The supports I to TV were found suitable for the synthesis of all possible oligodeoxyribo- and oligoribonucleotides using nucleosidephosphoramidite synthons carrying conventional and base labile protecting groups for exocyclic amino functionalities as shown in sets I-IV, but the oligonucleotides did not cleave to give free 3-hydroxyl groups from the support I (based on two primary hydroxyl groups on adjacent carbon atoms) with aq. ammonia in 24 h at 60 C. and hence not suitable for oligonucleotide synthesis. In case of supports II and III (based on one primary and one secondary hydroxyl groups on adjacent carbons), same problem was encountered under normal deprotection conditions (discussed in objectives) while the cleavage from the support II has been shown by the inventors of application WO 95/01987 with aq. ammonia at very high temperature (100 C., 1 h) which is totally undesirable in oligonucleotide synthesis particularly in case of RNA and base sensitive oligonucleotides. However, the support IV was found to be compatible with the normal deprotection conditions. 3'-Hydroxyl group containing oligomers were obtained under all possible fast deprotection conditions for DNA, RNA and base sensitive oligomers (Table 1).

In search of a suitable mechanism for the rapid cleavage of oligonucleotides under mild conditions, we noticed that Gough and co-workers had already reported that a nucleotide having 3'-terminal protection with a ribonucleoside linked by its 2'- or 3'-hydroxyl group to a 3'-phosphate is removed as its 2',3'-cyclic phosphate by lead cation. In this process a nucleotide or oligonucleotide gets removed with 3'-hydroxyl function. This concept led Gough and co-workers to develop two universal

                                  TABLE 1__________________________________________________________________________Comparison of nucleosidic and non-nucleosidic universalsupports available with the proposed universal support           Cleavage conditions                           % Cleavage__________________________________________________________________________Universal support withnucleosidic material ##STR3##       Aq. NH3, 24 h, 60 C. +  Pb(OAc)2, 18 h, r.t.           (Not compatible to base  labile pr. groups)                           100% ##STR4##       Aq. NH3 (25 ml), 48 h  65 C. (Not compatible to           conventional or base  labile pr. groups)                           100%Universal supportswith non-nucleosidicmaterial ##STR5##       Aq. NH3 + 0.5 MLiCl, 55 C.,  5 h (Not compatible           to  base labile pr. groups)                           100% ##STR6##       Pd(0), 50 C., 15 min +  0.1 NTEAA + aq. NH3, 2 h           +  Aq. NH3, 55 C., 5 h  (Not compatible to base           labile pr. groups)                           100% ##STR7##       Aq. NH3, 100 C., 1 h  (Undesirable conditions           for DNA & RNA)   90% ##STR8##       Aq. NH3, 60 C., 20 min or  aq. NH3, r.t., 1-2 h           (Compatible to pr. groups  of Set II-IV)                           100%"               Aq. NH3 + CH3NH2, 65 C., 5 min/                           100%           Aq. NH3 + CH3NH2, r.t., 90 min/           Aq. NH3 + CH3NH2, r.t., 75 min           (Compatible to pr. groups           of Set I-IV)__________________________________________________________________________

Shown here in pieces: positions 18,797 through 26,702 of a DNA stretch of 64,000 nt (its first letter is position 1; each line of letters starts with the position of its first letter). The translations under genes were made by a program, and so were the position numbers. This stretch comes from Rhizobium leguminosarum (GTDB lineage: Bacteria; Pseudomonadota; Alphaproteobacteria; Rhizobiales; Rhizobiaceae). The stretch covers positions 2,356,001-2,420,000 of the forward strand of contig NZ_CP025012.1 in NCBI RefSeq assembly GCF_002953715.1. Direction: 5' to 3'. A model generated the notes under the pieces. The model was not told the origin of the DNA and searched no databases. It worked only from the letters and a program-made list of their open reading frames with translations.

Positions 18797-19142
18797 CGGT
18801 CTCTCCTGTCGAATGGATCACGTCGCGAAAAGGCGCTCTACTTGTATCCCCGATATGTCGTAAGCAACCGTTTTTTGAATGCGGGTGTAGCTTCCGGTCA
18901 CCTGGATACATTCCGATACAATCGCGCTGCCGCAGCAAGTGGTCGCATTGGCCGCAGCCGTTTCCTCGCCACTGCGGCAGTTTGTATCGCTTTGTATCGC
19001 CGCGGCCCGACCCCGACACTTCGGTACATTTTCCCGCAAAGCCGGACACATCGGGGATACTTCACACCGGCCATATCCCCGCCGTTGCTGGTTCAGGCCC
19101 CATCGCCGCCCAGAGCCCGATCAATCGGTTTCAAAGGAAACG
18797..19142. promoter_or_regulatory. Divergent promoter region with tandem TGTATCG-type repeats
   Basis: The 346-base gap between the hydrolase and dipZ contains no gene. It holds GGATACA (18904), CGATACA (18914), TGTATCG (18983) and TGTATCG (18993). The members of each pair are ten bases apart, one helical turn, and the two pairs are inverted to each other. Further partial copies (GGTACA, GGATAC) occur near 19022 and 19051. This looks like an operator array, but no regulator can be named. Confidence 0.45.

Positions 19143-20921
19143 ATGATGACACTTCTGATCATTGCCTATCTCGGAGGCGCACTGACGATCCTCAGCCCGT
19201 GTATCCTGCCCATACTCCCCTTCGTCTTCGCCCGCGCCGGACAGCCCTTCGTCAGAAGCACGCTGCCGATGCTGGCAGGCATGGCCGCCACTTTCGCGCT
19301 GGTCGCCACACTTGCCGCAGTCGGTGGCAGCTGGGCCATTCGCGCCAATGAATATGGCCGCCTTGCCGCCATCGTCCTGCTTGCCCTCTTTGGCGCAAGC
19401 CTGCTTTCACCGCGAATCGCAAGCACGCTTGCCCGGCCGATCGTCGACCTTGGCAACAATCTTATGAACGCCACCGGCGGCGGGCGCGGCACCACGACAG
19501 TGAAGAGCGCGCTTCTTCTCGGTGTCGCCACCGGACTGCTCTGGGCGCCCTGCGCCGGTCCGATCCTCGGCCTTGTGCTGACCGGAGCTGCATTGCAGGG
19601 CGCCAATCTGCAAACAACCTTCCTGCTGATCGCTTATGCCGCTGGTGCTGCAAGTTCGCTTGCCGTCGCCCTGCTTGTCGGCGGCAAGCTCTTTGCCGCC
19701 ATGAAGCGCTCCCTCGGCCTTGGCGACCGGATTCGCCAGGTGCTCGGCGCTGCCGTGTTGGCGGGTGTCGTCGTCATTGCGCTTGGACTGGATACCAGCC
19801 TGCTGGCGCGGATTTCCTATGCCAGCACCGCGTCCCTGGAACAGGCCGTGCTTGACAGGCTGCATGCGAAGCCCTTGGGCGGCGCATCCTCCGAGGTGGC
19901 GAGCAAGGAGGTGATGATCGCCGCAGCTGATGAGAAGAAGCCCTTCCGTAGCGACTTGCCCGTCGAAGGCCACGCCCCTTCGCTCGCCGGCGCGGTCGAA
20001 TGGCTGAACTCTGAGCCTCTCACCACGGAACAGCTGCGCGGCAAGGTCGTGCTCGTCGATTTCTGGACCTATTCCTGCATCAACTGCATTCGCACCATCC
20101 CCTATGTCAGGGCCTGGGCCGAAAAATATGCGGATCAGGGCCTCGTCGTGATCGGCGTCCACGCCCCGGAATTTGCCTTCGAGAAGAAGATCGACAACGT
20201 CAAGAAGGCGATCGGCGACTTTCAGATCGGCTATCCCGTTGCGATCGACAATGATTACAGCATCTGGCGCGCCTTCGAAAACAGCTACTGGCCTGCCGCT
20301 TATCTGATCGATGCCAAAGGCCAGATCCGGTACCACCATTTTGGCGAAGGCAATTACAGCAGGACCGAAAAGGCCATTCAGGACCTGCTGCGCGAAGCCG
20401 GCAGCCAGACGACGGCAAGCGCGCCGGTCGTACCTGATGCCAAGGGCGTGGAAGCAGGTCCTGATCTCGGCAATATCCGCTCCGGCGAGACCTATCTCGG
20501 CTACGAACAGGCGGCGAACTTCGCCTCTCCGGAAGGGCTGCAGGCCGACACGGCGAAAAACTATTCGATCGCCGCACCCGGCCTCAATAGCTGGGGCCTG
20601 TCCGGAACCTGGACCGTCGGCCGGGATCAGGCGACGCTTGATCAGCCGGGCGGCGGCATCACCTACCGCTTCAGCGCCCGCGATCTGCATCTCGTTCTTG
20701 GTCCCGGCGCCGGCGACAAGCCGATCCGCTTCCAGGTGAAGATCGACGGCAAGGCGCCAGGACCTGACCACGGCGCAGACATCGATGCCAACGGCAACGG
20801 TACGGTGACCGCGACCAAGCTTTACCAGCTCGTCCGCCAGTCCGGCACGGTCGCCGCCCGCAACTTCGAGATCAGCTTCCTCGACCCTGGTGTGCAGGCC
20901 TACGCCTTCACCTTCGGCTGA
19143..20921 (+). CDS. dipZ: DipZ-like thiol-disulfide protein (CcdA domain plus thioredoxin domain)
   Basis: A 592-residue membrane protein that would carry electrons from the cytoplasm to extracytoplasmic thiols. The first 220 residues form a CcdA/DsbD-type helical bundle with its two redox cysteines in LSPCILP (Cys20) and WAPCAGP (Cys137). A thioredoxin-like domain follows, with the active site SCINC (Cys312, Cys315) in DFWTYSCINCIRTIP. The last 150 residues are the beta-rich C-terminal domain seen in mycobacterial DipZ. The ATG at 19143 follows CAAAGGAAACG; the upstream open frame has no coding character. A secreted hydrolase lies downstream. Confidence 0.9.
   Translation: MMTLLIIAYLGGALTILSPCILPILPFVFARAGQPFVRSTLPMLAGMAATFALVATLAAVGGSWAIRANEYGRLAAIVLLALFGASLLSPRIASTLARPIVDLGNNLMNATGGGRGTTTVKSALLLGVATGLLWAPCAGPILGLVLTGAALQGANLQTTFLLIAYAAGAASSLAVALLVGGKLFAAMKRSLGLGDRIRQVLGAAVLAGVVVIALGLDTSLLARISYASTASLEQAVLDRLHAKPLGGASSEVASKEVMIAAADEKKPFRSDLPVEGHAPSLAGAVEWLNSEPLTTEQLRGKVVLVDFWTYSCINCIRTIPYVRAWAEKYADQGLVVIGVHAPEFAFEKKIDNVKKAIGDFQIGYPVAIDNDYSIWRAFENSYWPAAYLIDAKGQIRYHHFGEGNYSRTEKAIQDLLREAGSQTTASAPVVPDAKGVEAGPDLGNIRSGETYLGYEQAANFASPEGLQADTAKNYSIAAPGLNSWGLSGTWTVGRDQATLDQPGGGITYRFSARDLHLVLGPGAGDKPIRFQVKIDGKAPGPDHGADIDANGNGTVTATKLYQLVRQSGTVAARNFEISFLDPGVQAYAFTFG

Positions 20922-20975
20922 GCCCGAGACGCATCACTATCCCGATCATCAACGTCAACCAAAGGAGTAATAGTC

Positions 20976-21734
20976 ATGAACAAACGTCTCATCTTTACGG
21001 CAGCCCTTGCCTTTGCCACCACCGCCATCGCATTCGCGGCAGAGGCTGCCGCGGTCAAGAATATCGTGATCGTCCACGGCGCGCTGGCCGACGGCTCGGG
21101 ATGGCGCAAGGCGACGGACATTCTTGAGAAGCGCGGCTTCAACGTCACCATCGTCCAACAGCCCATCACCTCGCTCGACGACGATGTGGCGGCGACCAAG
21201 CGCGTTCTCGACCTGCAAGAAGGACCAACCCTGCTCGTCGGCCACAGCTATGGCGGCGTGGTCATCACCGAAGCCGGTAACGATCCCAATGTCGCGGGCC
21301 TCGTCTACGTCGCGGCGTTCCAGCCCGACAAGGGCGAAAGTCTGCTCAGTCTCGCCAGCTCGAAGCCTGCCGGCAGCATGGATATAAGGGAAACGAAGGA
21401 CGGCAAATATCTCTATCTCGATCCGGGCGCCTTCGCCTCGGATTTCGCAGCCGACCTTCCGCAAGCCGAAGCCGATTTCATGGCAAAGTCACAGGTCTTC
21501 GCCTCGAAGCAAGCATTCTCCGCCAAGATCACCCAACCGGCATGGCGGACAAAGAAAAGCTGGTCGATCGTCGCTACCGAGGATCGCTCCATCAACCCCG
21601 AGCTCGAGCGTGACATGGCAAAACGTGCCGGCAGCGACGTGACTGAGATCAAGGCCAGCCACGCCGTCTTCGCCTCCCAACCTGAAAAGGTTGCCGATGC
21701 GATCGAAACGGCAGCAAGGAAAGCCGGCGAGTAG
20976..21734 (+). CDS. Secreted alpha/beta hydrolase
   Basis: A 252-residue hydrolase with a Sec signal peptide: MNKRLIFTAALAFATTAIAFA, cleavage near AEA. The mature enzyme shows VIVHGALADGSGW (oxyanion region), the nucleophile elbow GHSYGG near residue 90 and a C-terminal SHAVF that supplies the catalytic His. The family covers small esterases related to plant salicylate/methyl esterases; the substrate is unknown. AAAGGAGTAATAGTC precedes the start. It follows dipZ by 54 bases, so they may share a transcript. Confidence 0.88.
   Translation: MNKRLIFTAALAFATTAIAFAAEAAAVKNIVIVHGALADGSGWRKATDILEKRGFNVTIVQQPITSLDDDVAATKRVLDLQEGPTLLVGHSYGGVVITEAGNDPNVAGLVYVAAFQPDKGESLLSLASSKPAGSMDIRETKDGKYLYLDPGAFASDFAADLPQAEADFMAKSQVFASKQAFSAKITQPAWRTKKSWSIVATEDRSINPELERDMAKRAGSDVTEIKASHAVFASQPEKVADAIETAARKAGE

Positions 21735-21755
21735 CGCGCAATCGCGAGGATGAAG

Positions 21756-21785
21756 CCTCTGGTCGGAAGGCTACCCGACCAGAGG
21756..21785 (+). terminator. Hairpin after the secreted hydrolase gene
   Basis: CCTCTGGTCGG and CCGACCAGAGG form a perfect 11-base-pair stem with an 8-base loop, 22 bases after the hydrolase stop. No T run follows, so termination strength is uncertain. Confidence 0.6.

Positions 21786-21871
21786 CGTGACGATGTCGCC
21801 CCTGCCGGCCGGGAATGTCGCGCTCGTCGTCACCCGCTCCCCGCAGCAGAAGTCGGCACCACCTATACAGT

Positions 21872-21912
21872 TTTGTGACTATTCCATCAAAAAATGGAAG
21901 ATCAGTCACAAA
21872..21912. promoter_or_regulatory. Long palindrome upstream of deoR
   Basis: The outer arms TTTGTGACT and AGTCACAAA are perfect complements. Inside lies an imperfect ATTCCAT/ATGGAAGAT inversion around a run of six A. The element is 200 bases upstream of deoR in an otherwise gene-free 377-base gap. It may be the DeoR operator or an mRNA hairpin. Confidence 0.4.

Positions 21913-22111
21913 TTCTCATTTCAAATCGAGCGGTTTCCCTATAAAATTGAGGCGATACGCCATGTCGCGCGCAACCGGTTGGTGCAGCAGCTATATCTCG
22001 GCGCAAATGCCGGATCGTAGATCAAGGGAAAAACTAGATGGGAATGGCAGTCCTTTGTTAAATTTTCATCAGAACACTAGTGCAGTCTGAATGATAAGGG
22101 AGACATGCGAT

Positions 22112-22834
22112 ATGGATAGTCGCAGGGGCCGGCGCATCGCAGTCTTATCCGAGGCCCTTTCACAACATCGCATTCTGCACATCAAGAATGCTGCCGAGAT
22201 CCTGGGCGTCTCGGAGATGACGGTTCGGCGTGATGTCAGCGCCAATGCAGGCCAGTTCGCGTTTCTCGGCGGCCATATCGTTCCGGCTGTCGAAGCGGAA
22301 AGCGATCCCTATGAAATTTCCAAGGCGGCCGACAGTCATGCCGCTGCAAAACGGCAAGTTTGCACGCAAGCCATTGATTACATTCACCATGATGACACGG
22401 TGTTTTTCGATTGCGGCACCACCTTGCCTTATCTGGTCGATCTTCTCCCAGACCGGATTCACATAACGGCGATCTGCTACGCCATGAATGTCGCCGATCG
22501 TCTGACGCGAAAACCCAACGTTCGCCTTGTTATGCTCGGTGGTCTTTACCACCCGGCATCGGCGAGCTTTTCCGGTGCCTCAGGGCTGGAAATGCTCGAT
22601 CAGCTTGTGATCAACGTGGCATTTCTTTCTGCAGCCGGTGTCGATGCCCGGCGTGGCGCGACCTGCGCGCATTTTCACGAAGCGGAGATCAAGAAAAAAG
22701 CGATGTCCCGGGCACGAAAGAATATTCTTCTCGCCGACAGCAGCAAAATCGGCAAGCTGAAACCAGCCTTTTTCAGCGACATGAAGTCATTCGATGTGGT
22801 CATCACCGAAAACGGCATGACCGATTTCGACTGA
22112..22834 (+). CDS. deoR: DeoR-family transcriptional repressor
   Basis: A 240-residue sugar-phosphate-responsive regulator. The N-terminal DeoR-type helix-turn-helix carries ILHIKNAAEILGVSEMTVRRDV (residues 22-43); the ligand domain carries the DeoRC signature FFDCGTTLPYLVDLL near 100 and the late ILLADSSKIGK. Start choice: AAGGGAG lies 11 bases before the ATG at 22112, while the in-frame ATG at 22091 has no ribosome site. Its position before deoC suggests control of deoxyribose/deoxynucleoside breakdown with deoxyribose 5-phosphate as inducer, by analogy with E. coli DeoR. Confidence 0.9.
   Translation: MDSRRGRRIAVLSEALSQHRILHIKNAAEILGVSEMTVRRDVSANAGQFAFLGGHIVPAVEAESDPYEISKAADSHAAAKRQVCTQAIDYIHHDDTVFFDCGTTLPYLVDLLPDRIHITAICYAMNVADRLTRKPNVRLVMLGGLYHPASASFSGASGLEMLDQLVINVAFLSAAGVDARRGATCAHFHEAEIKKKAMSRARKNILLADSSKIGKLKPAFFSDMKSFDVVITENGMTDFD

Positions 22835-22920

supports (Gough et al., Tet. Lett., 24, 1983, 5321; ibid. 36, 1995, 27) useful for the preparation of oligonucleotides. Because of the rigid rotation of the hydroxyl groups in uridine, oligodeoxyribo- and oligoribonucleotides take considerable time (48 h) for cleaving from the universal supports. Similarly the supports prepared using non-nucleosidic linker e.g. using polymer supported 1,4-anhydroerythritol also not compatible to the deprotection conditions required for the cleavage of oligonucleotides synthesized using base labile nucleosidephosphoramidite synthons. From all of these studies, one of the most important criteria i.e. the selection of the organic moiety for the preparation of universal support is clear that the selected moiety should contain at least two secondary hydroxyl groups on the adjacent carbon atoms. As far as hindered rotation of hydroxyl groups in the ring structure is concerned, this might be taken care of if the source of cis diol groups (both secondary) is replaced by an organic molecule having a pair of cis hydroxyl groups (both secondary) with free rotation. The free rotation of vicinal hydroxyl groups will help in rapid formation of cyclic phosphate under mild alkaline conditions and hence will lead to rapid deprotection of oligodeoxyribo- and oligoribonucleotides from an improved universal polymer support.